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Too Afraid to Vote in Uganda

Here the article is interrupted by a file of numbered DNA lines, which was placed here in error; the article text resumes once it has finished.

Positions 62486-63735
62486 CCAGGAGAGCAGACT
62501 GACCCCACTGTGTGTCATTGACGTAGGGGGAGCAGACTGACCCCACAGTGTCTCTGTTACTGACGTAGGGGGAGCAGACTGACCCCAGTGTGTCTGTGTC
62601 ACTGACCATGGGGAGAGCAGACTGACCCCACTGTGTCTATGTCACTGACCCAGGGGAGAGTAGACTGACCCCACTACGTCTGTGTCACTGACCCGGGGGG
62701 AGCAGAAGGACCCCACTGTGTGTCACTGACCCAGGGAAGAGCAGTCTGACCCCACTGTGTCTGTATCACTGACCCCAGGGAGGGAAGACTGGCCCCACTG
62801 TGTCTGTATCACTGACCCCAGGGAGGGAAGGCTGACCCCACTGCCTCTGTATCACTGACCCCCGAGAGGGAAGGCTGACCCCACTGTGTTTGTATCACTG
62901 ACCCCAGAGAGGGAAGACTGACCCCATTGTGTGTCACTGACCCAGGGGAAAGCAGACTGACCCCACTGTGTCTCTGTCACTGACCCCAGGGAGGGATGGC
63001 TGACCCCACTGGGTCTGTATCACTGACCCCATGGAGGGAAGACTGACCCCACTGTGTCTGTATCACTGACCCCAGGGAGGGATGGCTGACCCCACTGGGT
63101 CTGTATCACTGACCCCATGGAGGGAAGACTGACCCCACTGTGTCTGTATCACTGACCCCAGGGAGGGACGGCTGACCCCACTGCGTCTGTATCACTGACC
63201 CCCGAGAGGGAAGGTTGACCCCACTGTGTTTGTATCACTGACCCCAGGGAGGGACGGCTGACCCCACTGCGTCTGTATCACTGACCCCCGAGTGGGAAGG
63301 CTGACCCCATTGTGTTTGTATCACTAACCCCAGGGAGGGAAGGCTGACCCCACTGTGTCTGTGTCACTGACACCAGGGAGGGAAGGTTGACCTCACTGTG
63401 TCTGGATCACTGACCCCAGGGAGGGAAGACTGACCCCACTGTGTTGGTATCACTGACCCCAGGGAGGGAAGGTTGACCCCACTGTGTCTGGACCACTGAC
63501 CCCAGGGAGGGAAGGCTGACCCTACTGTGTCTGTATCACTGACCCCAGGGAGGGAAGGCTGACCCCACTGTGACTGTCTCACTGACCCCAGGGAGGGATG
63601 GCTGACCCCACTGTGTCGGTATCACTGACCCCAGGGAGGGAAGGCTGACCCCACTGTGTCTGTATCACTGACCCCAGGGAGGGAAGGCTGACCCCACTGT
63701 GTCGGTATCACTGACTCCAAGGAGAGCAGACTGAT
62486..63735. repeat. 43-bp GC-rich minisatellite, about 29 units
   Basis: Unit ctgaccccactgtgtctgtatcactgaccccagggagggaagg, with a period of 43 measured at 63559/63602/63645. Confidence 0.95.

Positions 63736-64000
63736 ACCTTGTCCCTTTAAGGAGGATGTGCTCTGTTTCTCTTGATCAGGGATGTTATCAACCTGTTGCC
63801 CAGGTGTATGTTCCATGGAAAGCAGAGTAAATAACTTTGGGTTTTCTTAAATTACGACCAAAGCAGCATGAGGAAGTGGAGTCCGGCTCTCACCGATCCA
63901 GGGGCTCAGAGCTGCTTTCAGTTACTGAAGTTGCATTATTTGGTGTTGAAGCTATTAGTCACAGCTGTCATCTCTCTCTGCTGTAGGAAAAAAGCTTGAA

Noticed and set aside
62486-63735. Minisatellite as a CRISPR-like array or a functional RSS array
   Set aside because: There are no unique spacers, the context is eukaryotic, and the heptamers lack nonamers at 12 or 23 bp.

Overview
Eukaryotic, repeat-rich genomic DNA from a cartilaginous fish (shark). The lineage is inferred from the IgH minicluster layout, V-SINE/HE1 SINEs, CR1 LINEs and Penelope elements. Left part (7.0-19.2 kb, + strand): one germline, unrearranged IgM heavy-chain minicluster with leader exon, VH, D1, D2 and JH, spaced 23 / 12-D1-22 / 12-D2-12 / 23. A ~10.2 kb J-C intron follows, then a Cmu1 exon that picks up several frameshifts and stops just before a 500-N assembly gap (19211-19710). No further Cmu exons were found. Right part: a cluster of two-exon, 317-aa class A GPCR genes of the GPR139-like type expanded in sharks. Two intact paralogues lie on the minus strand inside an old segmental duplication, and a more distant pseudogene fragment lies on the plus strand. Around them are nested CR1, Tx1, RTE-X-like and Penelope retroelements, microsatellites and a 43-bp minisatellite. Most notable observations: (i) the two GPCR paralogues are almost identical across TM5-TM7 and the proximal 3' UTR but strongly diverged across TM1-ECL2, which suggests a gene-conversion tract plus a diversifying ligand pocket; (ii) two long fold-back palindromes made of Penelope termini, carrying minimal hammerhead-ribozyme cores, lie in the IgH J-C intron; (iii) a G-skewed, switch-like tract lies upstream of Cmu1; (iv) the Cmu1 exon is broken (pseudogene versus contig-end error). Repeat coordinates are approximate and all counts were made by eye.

Homophobic comments by Uganda’s president and other politicians are making some LGBT+ Ugandans too scared to vote in elections scheduled for January 14, gay rights campaigners said on Tuesday. LGBT+ people face widespread persecution in the East African nation, where gay sex is punishable by life imprisonment, and gay activists fear politicians exploiting homophobic sentiment to win votes could stoke fresh attacks on the community. Real Raymond, head of LGBT+ charity Mbarara Rise Foundation in western Uganda, said politicians were also making “hate speeches” on the campaign trail, such as pledges to eradicate homosexuality in Uganda, if they were to be elected. Campaigners also said December’s arrest of Nicholas Opiyo — one of Uganda’s most prominent human rights lawyers, known for representing sexual minorities — was also contributing to an increasingly tense environment for LGBT+ Ugandans. Opiyo has been charged with money laundering and released on bail. His organisation, Chapter Four Uganda, said the charges were “fabricated and malicious” and aimed at obstructing his work as a human rights attorney.